Home / Government and politics / Alachua County To Raise Minimum Wage For County Contracted Workers

Alachua County To Raise Minimum Wage For County Contracted Workers

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Alachua County Commissioners unanimously passed a pay raise ordinance for county contracted workers Tuesday evening.

The minimum wage ordinance, proposed by the Alachua County Labor Coalition and pushed by commissioner Ken Cornell and budget director Tommy Crosby, was first talked about last August.

The original $12 raise would only have applied to waste management, grounds maintenance, and janitorial service contracts in Alachua County, with over 50 exemptions including seasonal workers, disability workers, etc. However, the commissioners could not agree on what all those exemptions would be or how the ordinance would apply to non-profit organizations.

County Commissioner Lee Pinkson prepares for Tuesday's public hearing. He believes passing the pay-raising ordinance could have a tremendous impact on the budget and isn't sure if government should be getting involved this way. (Krystalle Pinnilla // WUFT News)
County Commissioner Lee Pinkson prepares for Tuesday’s public hearing. He believes passing the pay-raising ordinance could have a tremendous impact on the budget and isn’t sure if government should be getting involved this way. (Krystalle Pinnilla/WUFT News)

Residents, staff and local labor activists voiced their thoughts at the public hearing. The commissioners had come to a decision last month, but overturned it and postponed their decision until the exemptions were clearly outlined.

One county resident, Collie Brown, suggested different exceptions be made, like allowing inmates to make the $12 wage and instead of keeping it, being allowed to send it to their former dependents.

“I think that it’s high time that we did this,” Brown said. “People who are working 40, 50, 60, however many hours a week, bustin’ their behinds deserve the dignity of extracting survival from that effort.”

But not everyone thought this was such a clear-cut situation—especially considering what it could mean for future jobs in different markets.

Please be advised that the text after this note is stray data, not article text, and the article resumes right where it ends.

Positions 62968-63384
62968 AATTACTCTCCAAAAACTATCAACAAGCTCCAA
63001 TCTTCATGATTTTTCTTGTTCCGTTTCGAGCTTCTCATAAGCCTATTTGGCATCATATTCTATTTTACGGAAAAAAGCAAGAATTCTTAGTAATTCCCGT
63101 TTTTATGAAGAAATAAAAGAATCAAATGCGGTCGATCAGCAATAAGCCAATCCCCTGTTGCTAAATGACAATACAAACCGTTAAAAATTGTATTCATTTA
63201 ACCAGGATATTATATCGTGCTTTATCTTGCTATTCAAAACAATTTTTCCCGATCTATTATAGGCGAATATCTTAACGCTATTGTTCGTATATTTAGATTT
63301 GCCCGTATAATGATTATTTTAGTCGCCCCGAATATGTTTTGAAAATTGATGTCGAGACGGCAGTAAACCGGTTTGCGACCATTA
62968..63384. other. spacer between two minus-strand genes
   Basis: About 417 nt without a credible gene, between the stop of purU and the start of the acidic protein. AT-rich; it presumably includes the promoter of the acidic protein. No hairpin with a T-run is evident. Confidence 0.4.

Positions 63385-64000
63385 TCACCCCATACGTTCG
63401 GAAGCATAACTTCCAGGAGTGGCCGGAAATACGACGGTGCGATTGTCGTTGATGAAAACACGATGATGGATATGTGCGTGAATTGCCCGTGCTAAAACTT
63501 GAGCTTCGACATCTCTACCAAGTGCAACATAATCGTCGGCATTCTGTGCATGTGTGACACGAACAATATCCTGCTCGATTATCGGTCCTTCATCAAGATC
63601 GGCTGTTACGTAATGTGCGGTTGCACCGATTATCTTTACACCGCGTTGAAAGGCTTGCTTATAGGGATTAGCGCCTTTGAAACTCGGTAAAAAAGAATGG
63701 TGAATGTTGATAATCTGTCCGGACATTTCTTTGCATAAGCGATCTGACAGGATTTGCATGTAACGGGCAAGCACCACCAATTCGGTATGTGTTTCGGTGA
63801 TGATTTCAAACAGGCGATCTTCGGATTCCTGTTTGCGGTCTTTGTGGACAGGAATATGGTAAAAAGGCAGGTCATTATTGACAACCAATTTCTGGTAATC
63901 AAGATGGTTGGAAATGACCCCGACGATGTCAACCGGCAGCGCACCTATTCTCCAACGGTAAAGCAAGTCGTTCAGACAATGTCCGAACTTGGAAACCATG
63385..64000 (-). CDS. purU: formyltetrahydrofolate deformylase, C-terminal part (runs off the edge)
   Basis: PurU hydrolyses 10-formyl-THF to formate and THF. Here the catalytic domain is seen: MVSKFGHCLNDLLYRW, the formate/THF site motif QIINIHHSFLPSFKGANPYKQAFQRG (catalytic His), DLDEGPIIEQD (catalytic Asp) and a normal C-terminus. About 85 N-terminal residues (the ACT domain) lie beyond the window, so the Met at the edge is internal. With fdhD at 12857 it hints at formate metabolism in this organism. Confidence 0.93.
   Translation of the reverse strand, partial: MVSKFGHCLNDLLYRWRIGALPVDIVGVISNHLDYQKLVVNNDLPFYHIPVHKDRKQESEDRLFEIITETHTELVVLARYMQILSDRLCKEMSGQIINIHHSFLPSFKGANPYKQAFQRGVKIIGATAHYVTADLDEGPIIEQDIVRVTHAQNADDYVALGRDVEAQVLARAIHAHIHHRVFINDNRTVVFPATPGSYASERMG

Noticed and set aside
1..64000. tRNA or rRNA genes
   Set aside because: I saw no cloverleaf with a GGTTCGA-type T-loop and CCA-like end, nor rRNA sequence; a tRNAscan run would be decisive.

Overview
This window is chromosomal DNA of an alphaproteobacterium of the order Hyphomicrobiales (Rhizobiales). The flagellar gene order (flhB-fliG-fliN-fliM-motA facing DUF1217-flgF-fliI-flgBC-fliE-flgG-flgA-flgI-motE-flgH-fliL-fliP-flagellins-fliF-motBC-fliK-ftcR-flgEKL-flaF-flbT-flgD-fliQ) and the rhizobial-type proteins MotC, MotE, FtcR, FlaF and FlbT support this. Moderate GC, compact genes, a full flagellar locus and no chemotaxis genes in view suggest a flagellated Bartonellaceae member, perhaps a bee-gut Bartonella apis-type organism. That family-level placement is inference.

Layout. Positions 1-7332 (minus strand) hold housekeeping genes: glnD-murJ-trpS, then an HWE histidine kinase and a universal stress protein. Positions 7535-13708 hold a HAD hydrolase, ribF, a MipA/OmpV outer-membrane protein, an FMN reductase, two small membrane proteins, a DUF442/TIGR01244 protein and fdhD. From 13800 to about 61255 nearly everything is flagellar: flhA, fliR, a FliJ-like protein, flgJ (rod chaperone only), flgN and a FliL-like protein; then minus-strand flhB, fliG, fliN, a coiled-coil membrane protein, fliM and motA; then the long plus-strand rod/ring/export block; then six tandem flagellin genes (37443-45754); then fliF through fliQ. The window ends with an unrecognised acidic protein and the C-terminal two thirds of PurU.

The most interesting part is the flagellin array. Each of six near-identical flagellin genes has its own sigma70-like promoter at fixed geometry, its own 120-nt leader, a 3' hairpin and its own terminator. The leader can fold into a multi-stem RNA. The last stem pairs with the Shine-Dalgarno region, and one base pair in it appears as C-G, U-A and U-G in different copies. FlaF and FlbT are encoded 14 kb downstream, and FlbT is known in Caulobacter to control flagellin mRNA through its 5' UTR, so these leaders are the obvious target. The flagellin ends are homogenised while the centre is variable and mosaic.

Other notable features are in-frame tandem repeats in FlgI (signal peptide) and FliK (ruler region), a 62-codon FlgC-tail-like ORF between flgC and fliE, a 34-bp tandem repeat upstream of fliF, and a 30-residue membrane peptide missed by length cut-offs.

“My personal feeling is I don’t know that we should be going into the private sector a whole lot if it’s a job that the county could be doing […],” said Comissioner Lee Pinkoson.

As of now, inmates, students enrolled in degree programs, anyone in a written job-training program, and workers with disabilities are exempt from this pay raise.

“Living wage is where we’re going, we’re taking steps,” said Commissioner Cornell. “What I would say is this board is serious about addressing income inequality, income disparity, and fast tightening the local jobs in the economy and hopefully from this day forward discontinue the use of taxpayer funds to subsidize corporations that pay low wages.”

The new ordinance will go into effect as soon as contracts are revised. The corporations behind these contracts will have to report back to the board quarterly in order to influence a policy change.

“The ordinance that passed has an implementation plan,” Crosby said. “In other words, tomorrow when you wake up all the services don’t end of the people making less than that. We have contracts in place, we’re working with things as they get renewed as we go back out for negotiations. As those current plans end, we will require this of them.”

About Krystalle Pinilla

Krystalle is a reporter who can be contacted by calling 305-978-8579 or emailing krystalle.pinilla@gmail.com

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